The man who saw the meltdown coming had another troubling insight: it will happen again
Since the global financial system started unraveling in dramatic fashion two years ago, distinguished economists have suffered a crisis of their own. Ivy League professors who had trumpeted the dawn of a new era of stability have scrambled to explain how, exactly, the worst financial crisis since the Great Depression had ambushed their entire profession.
"Minsky" was shorthand for Hyman Minsky, a hitherto obscure macroeconomist who died over a decade ago. Many economists had never heard of him when the crisis struck, and he remains a shadowy figure in the profession. But lately he has begun emerging as perhaps the most prescient big-picture thinker about what, exactly, we are going through. A contrarian amid the conformity of postwar America, an expert in the then-unfashionable subfields of finance and crisis, Minsky was one economist who saw what was coming. He predicted, decades ago, almost exactly the kind of meltdown that recently hammered the global economy.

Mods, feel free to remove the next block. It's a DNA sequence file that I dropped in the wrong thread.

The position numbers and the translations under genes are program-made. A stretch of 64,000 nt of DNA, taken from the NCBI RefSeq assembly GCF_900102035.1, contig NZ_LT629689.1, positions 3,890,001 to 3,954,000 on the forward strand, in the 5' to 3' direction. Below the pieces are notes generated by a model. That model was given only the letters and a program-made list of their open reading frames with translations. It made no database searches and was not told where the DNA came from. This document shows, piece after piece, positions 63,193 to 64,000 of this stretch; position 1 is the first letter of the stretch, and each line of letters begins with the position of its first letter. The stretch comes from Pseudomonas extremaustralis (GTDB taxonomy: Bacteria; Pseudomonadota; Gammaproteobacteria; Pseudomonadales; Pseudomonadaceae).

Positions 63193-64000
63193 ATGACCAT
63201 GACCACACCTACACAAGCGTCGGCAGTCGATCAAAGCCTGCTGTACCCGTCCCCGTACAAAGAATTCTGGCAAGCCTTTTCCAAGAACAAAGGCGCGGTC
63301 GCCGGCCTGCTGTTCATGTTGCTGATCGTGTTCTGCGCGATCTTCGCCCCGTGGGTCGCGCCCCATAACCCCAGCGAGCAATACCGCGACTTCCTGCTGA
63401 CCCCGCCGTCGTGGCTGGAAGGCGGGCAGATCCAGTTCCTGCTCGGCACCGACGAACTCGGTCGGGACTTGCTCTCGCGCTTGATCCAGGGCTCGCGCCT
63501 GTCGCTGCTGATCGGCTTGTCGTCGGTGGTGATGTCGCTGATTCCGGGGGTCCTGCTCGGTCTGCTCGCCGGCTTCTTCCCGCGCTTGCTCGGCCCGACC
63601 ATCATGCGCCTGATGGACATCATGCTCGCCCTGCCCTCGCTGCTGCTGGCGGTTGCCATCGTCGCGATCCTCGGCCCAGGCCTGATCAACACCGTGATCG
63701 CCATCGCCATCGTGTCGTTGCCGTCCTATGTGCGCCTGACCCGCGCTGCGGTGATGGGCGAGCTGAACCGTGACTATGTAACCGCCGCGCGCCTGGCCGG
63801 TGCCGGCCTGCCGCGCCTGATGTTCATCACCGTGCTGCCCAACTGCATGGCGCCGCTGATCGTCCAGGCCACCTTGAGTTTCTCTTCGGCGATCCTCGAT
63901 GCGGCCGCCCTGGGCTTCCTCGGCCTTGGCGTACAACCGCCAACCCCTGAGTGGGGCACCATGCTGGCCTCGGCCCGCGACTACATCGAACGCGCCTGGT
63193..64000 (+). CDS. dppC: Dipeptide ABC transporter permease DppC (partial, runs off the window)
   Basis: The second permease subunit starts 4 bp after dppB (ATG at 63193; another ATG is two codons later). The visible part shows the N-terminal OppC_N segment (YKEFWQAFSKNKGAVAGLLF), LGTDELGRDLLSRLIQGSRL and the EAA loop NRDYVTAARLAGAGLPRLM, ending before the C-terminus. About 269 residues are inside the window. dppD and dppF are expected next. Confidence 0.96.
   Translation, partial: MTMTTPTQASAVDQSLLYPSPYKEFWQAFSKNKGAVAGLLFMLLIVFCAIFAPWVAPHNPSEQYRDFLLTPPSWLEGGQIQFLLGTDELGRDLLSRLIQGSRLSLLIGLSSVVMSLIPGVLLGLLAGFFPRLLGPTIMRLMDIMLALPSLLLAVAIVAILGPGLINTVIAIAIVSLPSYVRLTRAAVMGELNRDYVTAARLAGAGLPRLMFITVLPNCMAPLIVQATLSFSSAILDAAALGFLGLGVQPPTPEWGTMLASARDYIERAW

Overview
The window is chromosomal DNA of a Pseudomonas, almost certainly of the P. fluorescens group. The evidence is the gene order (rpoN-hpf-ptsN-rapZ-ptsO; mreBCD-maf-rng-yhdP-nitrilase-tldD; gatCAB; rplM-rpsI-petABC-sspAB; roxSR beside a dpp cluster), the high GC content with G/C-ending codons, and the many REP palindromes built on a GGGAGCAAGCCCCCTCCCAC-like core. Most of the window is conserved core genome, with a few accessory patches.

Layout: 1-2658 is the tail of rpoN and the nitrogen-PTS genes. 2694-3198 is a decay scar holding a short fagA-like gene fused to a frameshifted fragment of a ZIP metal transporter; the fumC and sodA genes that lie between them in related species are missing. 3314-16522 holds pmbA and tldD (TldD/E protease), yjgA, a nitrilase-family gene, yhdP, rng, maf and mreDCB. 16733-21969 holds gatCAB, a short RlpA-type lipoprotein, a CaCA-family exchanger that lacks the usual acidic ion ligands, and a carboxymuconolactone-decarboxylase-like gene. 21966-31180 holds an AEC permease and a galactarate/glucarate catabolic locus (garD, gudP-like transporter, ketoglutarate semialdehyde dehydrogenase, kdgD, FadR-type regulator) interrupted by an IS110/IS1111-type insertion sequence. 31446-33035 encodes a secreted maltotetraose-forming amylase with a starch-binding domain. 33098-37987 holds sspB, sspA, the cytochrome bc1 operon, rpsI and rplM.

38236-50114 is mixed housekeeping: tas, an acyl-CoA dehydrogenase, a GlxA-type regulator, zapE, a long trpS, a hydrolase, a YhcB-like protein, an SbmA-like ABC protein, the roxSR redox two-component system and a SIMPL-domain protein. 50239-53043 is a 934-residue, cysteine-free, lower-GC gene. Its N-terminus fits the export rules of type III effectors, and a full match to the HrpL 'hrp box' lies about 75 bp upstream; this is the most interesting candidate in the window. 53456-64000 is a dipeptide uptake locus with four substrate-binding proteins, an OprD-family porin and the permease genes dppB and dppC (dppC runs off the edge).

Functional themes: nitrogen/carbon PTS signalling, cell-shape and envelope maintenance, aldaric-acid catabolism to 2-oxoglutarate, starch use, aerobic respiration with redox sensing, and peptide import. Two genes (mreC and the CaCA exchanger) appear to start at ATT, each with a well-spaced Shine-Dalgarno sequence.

In recent months Minsky's star has only risen. Nobel Prize-winning economists talk about incorporating his insights, and copies of his books are back in print and selling well. He's gone from being a nearly forgotten figure to a key player in the debate over how to fix the financial system.
But if Minsky was as right as he seems to have been, the news is not exactly encouraging. He believed in capitalism, but also believed it had almost a genetic weakness. Modern finance, he argued, was far from the stabilizing force that mainstream economics portrayed: rather, it was a system that created the illusion of stability while simultaneously creating the conditions for an inevitable and dramatic collapse.
In other words, the one person who foresaw the crisis also believed that our whole financial system contains the seeds of its own destruction. "Instability," he wrote, "is an inherent and inescapable flaw of capitalism."